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Salient. An Organ of Student Opinion at Victoria College, Wellington, N.Z. Vol. 17, No. 11. June 24, 1953

An Existentialist Short Story

An Existentialist Short Story

Guilielmus de saint-preux. last survivor of his ancient family scat, was walking through the streets of Paris. Looking up at the sky, he felt plunged into the infinite depths of Non-Being. He tripped over a child, and it seemed to be saying to him "Arc you your Existence? Are you sure that you Are you. . . ."

"Yes," he argued passionately, "for Being is Non-Being. Aristotle and the famous medium Madame Blitheronsky, the prophet of Syracuse, have proved it beyond doubt. And, as my friend von Puffenhauser has taught me, this is the Absurd."

Guilielmus passed the shop Kierkegaaldie et Stains. But biting into an apple he felt a sudden misgiving: is the Absurd absurd ? The ob-jective in-scape of the landscape prevented an e-scape. It was saying to him: The Absurd is the all, but all is not absurd, in fact that is why nothing is absurd. "But Nothing is." Guilielmus said to himself agitatedly, watching a prostitute walk past. Then ho said "Nothing is not, that is, is-not." showing clearly by this that he at last understood the difference between the Existential and the Existentiel and was now realising with all his ec-sistence that Being and Becoming, the En-soi and the Pour-soi, the Ego and the Id, were One.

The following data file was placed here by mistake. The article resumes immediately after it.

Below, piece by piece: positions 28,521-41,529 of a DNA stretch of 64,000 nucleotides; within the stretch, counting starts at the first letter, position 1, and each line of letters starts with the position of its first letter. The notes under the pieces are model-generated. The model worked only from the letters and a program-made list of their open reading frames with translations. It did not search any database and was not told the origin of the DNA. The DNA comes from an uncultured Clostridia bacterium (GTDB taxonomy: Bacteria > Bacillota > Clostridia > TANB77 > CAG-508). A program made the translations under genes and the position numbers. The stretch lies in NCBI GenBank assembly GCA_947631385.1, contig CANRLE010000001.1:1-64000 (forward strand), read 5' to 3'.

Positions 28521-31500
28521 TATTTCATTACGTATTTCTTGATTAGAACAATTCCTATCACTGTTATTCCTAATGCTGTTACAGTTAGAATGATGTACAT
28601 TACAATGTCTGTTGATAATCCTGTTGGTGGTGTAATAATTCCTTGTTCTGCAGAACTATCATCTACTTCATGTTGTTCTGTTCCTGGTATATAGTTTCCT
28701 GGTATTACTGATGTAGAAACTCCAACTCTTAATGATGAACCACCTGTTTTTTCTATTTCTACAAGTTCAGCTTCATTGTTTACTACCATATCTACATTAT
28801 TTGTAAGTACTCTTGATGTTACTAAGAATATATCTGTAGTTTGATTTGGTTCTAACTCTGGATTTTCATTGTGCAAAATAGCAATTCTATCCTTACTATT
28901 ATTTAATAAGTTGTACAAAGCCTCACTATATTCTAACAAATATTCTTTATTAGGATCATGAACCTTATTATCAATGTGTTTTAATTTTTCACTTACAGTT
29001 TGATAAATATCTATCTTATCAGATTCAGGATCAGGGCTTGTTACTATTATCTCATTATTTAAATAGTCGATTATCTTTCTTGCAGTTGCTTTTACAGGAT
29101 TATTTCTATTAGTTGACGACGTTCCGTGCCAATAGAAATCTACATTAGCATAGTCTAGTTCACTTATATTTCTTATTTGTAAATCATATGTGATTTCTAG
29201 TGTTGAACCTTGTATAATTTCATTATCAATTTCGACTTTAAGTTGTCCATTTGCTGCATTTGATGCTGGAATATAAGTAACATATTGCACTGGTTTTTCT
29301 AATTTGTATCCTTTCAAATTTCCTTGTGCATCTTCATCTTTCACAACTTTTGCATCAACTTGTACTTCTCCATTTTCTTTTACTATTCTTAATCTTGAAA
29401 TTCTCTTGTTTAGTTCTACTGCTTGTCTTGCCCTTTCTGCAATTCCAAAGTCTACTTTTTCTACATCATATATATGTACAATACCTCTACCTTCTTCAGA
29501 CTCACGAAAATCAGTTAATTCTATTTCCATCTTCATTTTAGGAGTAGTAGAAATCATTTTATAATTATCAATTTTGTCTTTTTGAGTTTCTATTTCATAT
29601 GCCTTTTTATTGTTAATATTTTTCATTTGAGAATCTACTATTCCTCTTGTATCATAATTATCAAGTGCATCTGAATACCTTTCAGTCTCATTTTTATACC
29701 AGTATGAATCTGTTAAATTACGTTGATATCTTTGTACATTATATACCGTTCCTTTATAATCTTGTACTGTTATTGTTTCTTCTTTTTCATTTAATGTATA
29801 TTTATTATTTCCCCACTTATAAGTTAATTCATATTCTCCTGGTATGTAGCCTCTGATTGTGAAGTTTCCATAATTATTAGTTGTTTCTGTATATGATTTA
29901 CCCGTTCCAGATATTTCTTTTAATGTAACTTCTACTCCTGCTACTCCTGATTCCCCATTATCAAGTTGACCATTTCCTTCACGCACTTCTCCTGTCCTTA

Saint-Preux followed the prostitute to her house. But at the door he went into a trance. He looked at it for two hours. Never had he been so aware of his in-sistence. He could see it—there, in that door. But what, he asked himself miserably, what was the in-ness of in? Was it in 'in,' "in." or even perhaps in ""in"'? For that matter, what was the whatness of what. . . .

After waiting only four hours more it came on him like a flash. It was the door-bell! Fronziedly he rang it, but as the door opened he could at first say Nothing, for its having-been-openedness was reflecting the what-ness of what. Of what? he thought, but controlling himself, cried aloud. "We must love each other. We must, logically, and we logically must. For only then are we free!"

"Yes, for Being is Non-Being," was the solemn reply. And then Guielielmus remembered: he had met her in the Existentialist Cafe nine days before (nine, the mystic number), while the band had been playing "Hei-jegger Jig." Then, of course, her face and clothes had been completely black, as von Puffenhauser had made this compulsory for all existential embodiments of the Eternal Feminine, which as Goethe said, "lead us on."

"This is loo perfect, said Guilielmus. "This moment is sheer Nothingness. We must vanish into the in-being whence it came."

They did.

Peter Dronke